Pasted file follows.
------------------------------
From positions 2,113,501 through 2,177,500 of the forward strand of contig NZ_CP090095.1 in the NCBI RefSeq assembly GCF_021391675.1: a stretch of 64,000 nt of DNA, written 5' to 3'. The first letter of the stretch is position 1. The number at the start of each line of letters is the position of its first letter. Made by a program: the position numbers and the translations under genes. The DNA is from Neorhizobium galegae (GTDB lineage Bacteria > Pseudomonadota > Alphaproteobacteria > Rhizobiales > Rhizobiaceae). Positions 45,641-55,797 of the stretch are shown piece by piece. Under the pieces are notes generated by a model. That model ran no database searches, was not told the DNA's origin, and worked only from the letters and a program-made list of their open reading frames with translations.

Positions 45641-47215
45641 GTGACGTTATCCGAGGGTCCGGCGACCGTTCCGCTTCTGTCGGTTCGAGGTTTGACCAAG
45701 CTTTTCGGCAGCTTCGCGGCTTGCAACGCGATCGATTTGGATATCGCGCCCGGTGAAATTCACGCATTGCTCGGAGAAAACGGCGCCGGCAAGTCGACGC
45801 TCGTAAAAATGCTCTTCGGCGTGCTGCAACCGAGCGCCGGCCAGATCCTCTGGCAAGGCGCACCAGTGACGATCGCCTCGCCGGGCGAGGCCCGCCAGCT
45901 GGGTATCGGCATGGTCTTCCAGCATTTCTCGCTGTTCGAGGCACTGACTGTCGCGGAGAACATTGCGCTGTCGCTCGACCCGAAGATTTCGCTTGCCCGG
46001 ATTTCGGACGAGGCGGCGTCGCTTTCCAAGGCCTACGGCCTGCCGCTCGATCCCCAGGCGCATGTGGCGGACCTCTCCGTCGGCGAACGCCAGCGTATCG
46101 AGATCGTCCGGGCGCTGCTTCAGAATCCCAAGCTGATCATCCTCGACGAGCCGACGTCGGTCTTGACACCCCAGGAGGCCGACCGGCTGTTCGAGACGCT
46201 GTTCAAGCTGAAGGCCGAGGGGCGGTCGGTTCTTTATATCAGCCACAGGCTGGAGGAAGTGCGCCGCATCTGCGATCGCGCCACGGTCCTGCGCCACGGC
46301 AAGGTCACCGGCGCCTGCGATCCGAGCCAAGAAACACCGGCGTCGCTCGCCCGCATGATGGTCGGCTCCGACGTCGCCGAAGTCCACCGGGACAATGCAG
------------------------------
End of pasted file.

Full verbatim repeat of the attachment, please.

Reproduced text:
From positions 2,113,501 through 2,177,500 of the forward strand of contig NZ_CP090095.1 in the NCBI RefSeq assembly GCF_021391675.1: a stretch of 64,000 nt of DNA, written 5' to 3'. The first letter of the stretch is position 1. The number at the start of each line of letters is the position of its first letter. Made by a program: the position numbers and the translations under genes. The DNA is from Neorhizobium galegae (GTDB lineage Bacteria > Pseudomonadota > Alphaproteobacteria > Rhizobiales > Rhizobiaceae). Positions 45,641-55,797 of the stretch are shown piece by piece. Under the pieces are notes generated by a model. That model ran no database searches, was not told the DNA's origin, and worked only from the letters and a program-made list of their open reading frames with translations.

Positions 45641-47215
45641 GTGACGTTATCCGAGGGTCCGGCGACCGTTCCGCTTCTGTCGGTTCGAGGTTTGACCAAG
45701 CTTTTCGGCAGCTTCGCGGCTTGCAACGCGATCGATTTGGATATCGCGCCCGGTGAAATTCACGCATTGCTCGGAGAAAACGGCGCCGGCAAGTCGACGC
45801 TCGTAAAAATGCTCTTCGGCGTGCTGCAACCGAGCGCCGGCCAGATCCTCTGGCAAGGCGCACCAGTGACGATCGCCTCGCCGGGCGAGGCCCGCCAGCT
45901 GGGTATCGGCATGGTCTTCCAGCATTTCTCGCTGTTCGAGGCACTGACTGTCGCGGAGAACATTGCGCTGTCGCTCGACCCGAAGATTTCGCTTGCCCGG
46001 ATTTCGGACGAGGCGGCGTCGCTTTCCAAGGCCTACGGCCTGCCGCTCGATCCCCAGGCGCATGTGGCGGACCTCTCCGTCGGCGAACGCCAGCGTATCG
46101 AGATCGTCCGGGCGCTGCTTCAGAATCCCAAGCTGATCATCCTCGACGAGCCGACGTCGGTCTTGACACCCCAGGAGGCCGACCGGCTGTTCGAGACGCT
46201 GTTCAAGCTGAAGGCCGAGGGGCGGTCGGTTCTTTATATCAGCCACAGGCTGGAGGAAGTGCGCCGCATCTGCGATCGCGCCACGGTCCTGCGCCACGGC
46301 AAGGTCACCGGCGCCTGCGATCCGAGCCAAGAAACACCGGCGTCGCTCGCCCGCATGATGGTCGGCTCCGACGTCGCCGAAGTCCACCGGGACAATGCAG